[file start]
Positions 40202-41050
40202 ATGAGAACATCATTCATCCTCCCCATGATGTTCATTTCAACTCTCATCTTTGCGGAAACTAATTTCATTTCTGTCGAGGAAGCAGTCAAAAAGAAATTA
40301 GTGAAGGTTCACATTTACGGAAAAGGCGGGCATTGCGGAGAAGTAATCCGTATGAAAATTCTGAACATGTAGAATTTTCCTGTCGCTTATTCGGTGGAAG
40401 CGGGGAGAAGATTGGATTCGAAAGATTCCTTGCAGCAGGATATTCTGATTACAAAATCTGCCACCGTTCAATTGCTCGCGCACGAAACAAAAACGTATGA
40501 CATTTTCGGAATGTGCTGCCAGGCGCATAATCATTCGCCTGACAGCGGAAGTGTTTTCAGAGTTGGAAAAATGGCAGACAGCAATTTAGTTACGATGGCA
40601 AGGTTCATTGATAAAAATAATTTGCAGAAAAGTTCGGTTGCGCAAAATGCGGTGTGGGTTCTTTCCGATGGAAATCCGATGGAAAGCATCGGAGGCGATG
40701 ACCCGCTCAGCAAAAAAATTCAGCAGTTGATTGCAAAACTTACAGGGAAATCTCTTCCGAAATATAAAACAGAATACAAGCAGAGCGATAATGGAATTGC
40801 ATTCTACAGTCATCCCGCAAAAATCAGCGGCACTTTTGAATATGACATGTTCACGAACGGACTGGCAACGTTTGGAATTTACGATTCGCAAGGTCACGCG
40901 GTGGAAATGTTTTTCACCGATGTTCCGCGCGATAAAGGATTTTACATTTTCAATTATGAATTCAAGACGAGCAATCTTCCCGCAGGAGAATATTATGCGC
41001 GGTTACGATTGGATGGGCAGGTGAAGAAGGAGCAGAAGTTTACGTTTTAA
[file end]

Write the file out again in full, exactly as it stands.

Positions 40202-41050
40202 ATGAGAACATCATTCATCCTCCCCATGATGTTCATTTCAACTCTCATCTTTGCGGAAACTAATTTCATTTCTGTCGAGGAAGCAGTCAAAAAGAAATTA
40301 GTGAAGGTTCACATTTACGGAAAAGGCGGGCATTGCGGAGAAGTAATCCGTATGAAAATTCTGAACATGTAGAATTTTCCTGTCGCTTATTCGGTGGAAG
40401 CGGGGAGAAGATTGGATTCGAAAGATTCCTTGCAGCAGGATATTCTGATTACAAAATCTGCCACCGTTCAATTGCTCGCGCACGAAACAAAAACGTATGA
40501 CATTTTCGGAATGTGCTGCCAGGCGCATAATCATTCGCCTGACAGCGGAAGTGTTTTCAGAGTTGGAAAAATGGCAGACAGCAATTTAGTTACGATGGCA
40601 AGGTTCATTGATAAAAATAATTTGCAGAAAAGTTCGGTTGCGCAAAATGCGGTGTGGGTTCTTTCCGATGGAAATCCGATGGAAAGCATCGGAGGCGATG
40701 ACCCGCTCAGCAAAAAAATTCAGCAGTTGATTGCAAAACTTACAGGGAAATCTCTTCCGAAATATAAAACAGAATACAAGCAGAGCGATAATGGAATTGC
40801 ATTCTACAGTCATCCCGCAAAAATCAGCGGCACTTTTGAATATGACATGTTCACGAACGGACTGGCAACGTTTGGAATTTACGATTCGCAAGGTCACGCG
40901 GTGGAAATGTTTTTCACCGATGTTCCGCGCGATAAAGGATTTTACATTTTCAATTATGAATTCAAGACGAGCAATCTTCCCGCAGGAGAATATTATGCGC
41001 GGTTACGATTGGATGGGCAGGTGAAGAAGGAGCAGAAGTTTACGTTTTAA